Can Deere dominance lead to more?

By almost any standard, Steve Stricker has had a remarkable career. Nine of his 12 PGA Tour wins have come since he turned 40. Only four players in tour history have more wins after crossing that threshold.

This week in Silvis, Ill., the 45-year-old Wisconsin native will be trying to win his fourth straight John Deere Classic. Last year at TPC Deere Run, the former University of Illinois star birdied the final two holes on Sunday to beat Kyle Stanley by a shot.

Stricker's victory was the 21st time a tour player had won the same event three years in a row. Going a combined 68-under par over the past three years at Deere Run, a fourth win is easily within his grasp.

But what does another John Deere Classic victory mean for Stricker's career and his chances to finally get a major championship?

More wins in this middle-tier event will only serve to burnish Stricker's legacy as a competent PGA Tour winner. But competent isn't a very memorable mark to leave on the game, especially when you're as good as he is.

Yet careers are sustained by wins at events like the John Deere. There are only four majors a year. Jack Nicklaus won six green jackets, but he also took three Portland Open Invitationals. In 2011, Stricker's victories at the John Deere and the Memorial helped vault him to third in the official world golf ranking. After almost falling off the tour during a few abysmal years in in the mid-2000s, he is now comfortably settled within the tour elite.

Winning anywhere is good for a player's confidence. For the ambitious, each victory represents a small step toward greatness and the cumulative efforts of all the hours spent on the driving range. But the meaning of any given win varies from player to player. Taking the Greenbrier Classic meant something very different to Ted Potter Jr. than it would have for Tiger Woods or Phil Mickelson, who both missed the cut at the West Virginia event. Potter now has a two-year exemption on the tour that will give him a modicum of job security and a spot in his first Open Championship next week.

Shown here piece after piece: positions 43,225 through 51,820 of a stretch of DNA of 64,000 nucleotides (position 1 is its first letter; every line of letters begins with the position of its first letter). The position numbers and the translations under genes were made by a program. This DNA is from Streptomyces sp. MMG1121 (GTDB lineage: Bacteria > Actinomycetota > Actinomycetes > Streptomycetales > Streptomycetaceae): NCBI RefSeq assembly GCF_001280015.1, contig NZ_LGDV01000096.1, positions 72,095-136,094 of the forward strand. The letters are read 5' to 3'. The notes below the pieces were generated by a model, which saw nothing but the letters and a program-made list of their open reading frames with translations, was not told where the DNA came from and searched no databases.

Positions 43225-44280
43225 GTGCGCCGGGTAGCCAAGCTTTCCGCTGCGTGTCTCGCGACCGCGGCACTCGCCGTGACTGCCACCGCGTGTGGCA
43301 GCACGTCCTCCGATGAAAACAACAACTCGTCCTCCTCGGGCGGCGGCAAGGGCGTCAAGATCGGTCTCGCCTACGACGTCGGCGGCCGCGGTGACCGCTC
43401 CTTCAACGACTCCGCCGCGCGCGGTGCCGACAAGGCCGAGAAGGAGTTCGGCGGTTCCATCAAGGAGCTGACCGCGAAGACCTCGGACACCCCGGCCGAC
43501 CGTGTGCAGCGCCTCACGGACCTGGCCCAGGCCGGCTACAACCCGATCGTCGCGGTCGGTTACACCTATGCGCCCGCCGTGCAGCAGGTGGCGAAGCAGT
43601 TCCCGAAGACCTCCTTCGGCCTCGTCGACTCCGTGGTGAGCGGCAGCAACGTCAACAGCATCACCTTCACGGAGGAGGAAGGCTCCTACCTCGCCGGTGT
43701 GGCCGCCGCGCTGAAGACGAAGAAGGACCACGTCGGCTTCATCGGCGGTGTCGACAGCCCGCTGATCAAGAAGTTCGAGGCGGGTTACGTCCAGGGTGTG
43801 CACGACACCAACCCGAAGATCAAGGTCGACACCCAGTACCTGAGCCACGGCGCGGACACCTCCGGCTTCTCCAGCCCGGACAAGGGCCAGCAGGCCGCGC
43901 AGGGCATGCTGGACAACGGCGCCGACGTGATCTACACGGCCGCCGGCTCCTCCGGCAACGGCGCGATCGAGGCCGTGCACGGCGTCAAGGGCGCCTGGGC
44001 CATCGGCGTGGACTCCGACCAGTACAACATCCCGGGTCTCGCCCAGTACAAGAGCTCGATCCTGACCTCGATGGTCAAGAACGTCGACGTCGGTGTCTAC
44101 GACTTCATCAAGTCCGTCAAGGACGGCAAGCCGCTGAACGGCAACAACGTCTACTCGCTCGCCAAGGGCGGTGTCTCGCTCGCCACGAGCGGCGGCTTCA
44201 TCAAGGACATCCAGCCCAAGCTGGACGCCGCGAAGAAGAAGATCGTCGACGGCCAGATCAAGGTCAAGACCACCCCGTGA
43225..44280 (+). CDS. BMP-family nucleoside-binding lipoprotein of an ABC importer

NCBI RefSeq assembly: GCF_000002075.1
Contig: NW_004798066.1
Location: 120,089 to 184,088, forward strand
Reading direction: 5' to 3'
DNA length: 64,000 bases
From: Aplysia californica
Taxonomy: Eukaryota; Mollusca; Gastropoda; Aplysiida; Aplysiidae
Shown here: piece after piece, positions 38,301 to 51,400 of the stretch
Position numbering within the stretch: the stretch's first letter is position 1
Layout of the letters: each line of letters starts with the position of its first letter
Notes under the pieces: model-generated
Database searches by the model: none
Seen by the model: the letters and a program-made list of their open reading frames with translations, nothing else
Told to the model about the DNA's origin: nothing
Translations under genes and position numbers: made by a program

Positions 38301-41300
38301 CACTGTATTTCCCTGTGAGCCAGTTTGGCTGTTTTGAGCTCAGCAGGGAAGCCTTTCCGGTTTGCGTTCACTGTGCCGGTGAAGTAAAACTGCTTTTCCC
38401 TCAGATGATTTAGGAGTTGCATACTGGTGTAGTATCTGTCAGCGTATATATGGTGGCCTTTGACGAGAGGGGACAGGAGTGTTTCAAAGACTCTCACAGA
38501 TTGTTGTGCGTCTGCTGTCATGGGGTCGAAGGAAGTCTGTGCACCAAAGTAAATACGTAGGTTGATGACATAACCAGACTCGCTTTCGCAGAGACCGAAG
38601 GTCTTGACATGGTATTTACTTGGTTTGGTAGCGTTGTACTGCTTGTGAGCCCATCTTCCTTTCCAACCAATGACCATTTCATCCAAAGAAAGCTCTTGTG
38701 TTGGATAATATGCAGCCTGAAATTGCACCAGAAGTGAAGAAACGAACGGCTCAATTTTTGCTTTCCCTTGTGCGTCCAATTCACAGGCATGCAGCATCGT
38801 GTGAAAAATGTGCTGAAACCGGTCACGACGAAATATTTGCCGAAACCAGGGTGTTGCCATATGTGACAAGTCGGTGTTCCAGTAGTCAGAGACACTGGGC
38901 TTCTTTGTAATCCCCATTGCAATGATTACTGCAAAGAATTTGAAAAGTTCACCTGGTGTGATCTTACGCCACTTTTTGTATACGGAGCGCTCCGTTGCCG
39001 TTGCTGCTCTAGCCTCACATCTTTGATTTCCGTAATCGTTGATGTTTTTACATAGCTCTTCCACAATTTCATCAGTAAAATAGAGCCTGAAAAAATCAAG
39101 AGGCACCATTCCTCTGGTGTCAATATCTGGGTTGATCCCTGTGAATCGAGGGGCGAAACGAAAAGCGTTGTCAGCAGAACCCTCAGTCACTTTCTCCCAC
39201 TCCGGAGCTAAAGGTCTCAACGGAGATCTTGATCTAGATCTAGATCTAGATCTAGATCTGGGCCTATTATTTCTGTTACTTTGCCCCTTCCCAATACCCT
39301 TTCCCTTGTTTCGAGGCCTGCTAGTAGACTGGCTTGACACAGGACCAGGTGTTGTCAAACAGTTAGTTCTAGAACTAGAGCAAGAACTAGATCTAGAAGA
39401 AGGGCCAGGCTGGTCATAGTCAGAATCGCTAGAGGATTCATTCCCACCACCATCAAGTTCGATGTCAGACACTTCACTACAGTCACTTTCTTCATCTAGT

Woods and Mickelson were merely making a pit stop through West Virginia on their way to Royal Lytham. If one of them had won the Greenbrier, our first reaction would have been to ask what the win says about his chances in the Open Championship.

Stricker is good enough to provoke those kinds of questions. He is way past the point in his career where we should be asking him what another regular tour win does for his confidence. He has reached a place where the only thing missing is a major championship.

In terms of victories, Stricker has had comparable success on the PGA Tour to contemporaries such as David Toms, Justin Leonard and David Duval, but those players each have a major on their résumés.

Stricker is one of 27 players with at least 10 PGA Tour wins to not have a major championship. Being in the same company with the likes of Doug Sanders, who had 20 victories in his long career, isn't the worst fate for a player, but for all those wins, including the 1956 Canadian Open as an amateur, the dapper-dressing Sanders is best known for missing a three-foot putt to win the 1970 British Open at St. Andrews.